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Lords of Misrule: Hostility to Aristocracy in Late Nineteenth- and Early Twentieth-Century Britain.

Lords of Misrule: Hostility to Aristocracy in Late Nineteenth- and Early Twentieth-Century Britain. By Antony Taylor (New York and Basingstoke: Palgrave Macmillan, 2004. xii plus 233 pp.).

As the British government dismantles the historic House of Lords, and traditional pursuits associated with the landed classes such as hunting are abolished or under attack, an examination of the historical background to these events is to be welcomed. Dr Taylor's aim is not so much to write a book about the decline of the British aristocracy as to search out the roots of opposition to them, to fill what he identifies as a significant gap in the historical literature, looking at the contribution of anti-aristocratic politics to popular radical activity in the generation after the failure of Chartism in 1848. This is a territory he knows well, with his interests in the persistence of independent radicalism in the mid-Victorian years and in outbursts of anti-monarchism during this period. Unfortunately, his attempt to appear relevant defeats his more serious historical aim.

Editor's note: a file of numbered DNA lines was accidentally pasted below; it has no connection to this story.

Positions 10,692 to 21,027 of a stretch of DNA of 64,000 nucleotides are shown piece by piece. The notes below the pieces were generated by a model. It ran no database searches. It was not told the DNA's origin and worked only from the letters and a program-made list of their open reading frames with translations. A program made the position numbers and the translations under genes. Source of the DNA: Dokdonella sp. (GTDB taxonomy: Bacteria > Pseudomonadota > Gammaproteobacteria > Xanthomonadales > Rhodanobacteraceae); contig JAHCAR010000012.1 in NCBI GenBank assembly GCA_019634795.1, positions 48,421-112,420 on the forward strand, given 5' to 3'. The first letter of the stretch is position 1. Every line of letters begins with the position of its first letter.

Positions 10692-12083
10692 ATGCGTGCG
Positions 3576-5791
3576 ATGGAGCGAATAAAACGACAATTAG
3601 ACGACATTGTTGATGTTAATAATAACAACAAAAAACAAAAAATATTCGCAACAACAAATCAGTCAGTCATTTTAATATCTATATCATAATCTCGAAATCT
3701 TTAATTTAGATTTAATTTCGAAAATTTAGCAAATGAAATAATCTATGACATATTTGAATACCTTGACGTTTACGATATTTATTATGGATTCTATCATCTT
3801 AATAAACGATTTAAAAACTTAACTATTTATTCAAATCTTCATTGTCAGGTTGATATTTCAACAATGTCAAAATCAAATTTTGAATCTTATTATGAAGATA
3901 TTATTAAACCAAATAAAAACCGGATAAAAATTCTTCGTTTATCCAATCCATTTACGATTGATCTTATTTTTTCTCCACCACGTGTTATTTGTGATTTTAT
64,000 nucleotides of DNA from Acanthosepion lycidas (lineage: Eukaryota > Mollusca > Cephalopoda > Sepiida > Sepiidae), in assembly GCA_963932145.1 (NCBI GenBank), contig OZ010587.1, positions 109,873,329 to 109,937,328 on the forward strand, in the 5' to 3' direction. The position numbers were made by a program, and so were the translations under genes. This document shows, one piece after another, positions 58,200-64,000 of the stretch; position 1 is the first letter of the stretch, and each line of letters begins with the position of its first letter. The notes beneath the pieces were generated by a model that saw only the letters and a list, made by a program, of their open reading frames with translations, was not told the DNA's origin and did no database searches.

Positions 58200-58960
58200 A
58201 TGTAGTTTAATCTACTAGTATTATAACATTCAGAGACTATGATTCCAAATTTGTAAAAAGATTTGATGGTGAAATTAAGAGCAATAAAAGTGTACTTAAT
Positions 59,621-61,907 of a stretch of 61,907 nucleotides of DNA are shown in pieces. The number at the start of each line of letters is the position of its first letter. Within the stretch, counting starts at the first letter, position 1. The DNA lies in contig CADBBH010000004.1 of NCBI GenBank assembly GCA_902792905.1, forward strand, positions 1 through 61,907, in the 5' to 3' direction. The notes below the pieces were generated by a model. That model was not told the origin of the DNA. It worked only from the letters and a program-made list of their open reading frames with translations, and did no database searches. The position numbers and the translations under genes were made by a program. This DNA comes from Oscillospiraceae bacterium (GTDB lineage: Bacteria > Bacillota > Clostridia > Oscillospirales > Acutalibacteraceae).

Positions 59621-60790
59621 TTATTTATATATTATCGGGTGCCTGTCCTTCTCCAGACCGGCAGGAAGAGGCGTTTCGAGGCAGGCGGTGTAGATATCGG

He begins with a case study of Colonel Valentine Baker in which aristocratic debauchery is contrasted with working-class virtue to disclose the moral case against aristocracy, especially as developed in the pages of Reynolds's News. Baker was the embodiment of "many of the correct military and social values" (p.20) of his day. In June 1875 he was accused of attempted rape aboard a train from Hampshire to London, but was found guilty only of indecent and common assault, fined [section] 500 and imprisoned for a year. The verdict and sentence produced outrage among radicals who compared such lenient treatment with what those of a lower social class were accustomed to receive for lesser offences. Attention then moves in the next chapter to the influence of Henry George in England in the early 1880s and the appeal of his arguments for land reform to those who had long objected to the land monopoly; support for George's ideas is linked to the wider radical tradition of attacks on the abuses of landlordism. The movement, it is argued, was neither Liberal nor proto-Socialist but ambiguously occupied an independent ground in posing a radical challenge to the economic power of the landed classes. From the vices of the aristocracy and their control of the land, the argument next passes to a consideration of hunting--opposition to which excited yet more moral outrage among anti-aristocratic radicals. Blood sports gave moral offence to many, and produced an unconvincing justification for the landed monopoly's exclusion of the people from thousands of acres of 'waste' moorland in upland Britain, to which access has only recently been 'restored'. Such moral opposition to the economic and social activities of the aristocracy then provides the context for chapter 4 on the campaign against political privilege in the House of Lords. Aristocracy was an essential part of monarchical display and the exercise of power by the few. Yet, although the Liberal governments of 1868 and 1880 took up aspects of land and parliamentary reform, especially in Ireland, Mr Gladstone resolutely refused to legislate against the power of the House of Lords, however obstructive it was to other Liberal measures of reform. Opposition to the Lords was to remain a part of the extra-parliamentary radical movement as it had been throughout much of the century until parliamentary and popular criticisms of the Lords were briefly united in 1910-1911. In the twentieth century, the aristocracy became a plutocracy, but many of the same criticisms remained--the image of the debauched elite persisted even as the old aristocracy lost its economic power, its houses and its land. Between the wars the aristocracy sank in the sands of nostalgia and right-wing politics, only to be revived after the 1945 as custodian of the national heritage, protector not despoiler of the countryside, the symbol not of debauchery but of gracious living and civilisation.